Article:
St. Clair Shores (Mich.) Police and Fire Retirement System filed a lawsuit against Credit Suisse Group, accusing the firm of misleading investors and allowing high-risk clients — including Greensill Capital and Archegos Capital Management — to take on excessive leverage.
In a securities class action filed April 16 in U.S. District Court for the Southern District of New York, the pension fund said Credit Suisse along with CEO Thomas Gottstein, former Chief Risk and Compliance Officer Lara Warner and Chief Financial Officer David Mathers "issued materially false and misleading statements regarding the company's business metrics and financial prospects."
The suit alleges that the defendants "concealed material defects in the company's risk policies and procedure and compliance oversight functions and efforts to allow high-risk clients to take on excessive leverage," including Greensill and Archegos.
Credit Suisse's money management unit was forced to terminate $10.1 billion in supply chain finance funds due to valuation uncertainties and issues with insurance coverage related to Greensill-sourced and originated assets; while Credit Suisse' relationship with hedge fund firm Archegos, which defaulted on margin calls in March and saw the bank take an estimated $4.7 billion hit.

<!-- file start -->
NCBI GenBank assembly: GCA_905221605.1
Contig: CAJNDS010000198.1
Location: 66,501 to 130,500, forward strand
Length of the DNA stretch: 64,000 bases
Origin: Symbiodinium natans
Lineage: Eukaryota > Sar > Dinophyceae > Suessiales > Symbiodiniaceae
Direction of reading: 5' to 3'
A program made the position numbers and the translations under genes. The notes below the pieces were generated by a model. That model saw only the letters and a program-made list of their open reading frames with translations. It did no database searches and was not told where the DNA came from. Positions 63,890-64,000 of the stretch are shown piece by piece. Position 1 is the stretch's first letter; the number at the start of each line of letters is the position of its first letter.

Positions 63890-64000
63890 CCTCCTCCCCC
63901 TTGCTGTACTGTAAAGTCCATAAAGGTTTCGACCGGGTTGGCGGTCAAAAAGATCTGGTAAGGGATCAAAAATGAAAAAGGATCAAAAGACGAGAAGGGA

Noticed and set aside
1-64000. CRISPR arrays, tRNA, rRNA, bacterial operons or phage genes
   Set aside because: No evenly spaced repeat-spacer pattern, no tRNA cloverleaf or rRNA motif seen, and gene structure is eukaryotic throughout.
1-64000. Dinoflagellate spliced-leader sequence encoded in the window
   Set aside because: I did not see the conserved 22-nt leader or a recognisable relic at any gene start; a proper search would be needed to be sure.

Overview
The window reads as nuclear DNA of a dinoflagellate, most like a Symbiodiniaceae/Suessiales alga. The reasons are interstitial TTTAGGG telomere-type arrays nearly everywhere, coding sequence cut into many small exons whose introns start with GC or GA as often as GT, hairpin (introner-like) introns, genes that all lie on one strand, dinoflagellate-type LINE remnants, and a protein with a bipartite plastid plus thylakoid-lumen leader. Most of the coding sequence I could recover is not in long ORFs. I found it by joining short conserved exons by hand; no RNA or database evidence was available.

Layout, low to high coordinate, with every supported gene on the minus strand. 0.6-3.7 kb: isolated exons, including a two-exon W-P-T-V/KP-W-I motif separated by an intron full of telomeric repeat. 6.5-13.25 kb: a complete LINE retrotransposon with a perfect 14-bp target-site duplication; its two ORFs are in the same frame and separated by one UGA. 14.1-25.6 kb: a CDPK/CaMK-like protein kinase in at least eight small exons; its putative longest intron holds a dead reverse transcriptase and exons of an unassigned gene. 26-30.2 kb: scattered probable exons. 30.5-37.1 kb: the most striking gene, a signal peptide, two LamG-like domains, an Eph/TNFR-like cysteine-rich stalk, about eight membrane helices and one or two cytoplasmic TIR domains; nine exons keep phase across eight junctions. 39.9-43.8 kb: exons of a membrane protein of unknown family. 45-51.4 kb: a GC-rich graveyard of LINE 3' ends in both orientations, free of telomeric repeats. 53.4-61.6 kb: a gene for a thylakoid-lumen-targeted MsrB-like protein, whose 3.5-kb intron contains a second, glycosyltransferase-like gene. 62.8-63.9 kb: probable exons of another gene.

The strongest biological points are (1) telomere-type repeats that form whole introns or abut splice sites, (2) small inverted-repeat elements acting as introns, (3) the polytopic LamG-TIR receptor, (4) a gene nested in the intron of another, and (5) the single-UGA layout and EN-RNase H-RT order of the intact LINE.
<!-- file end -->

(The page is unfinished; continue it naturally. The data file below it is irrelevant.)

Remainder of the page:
The bank was exposed to billions of dollars in losses, with defendants not only concealing "these operational landmines from Credit Suisse investors, which caused the price of Credit Suisse securities to be artificially inflated, but they also undertook actions indicating that Credit Suisse securities were substantially undervalued, such as a massive stock buy-back program worth 1.5 billion Swiss francs" — about $1.6 billion.
The securities class action was filed on behalf of all that purchased or acquired Credit Suisse American Depositary Receipts between Oct. 29 and March 31. The lawsuit said that, as a result of "defendants' false statements, Credit Suisse ADRs traded at artificially inflated prices, reaching a high of $14.95 per ADR by February 2021." The price then dropped to a low of $10.60 per ADR by March 31.
A spokeswoman for Credit Suisse declined to comment. Spokesmen for the pension fund could not immediately be reached for comment. The size of the pension fund was not available.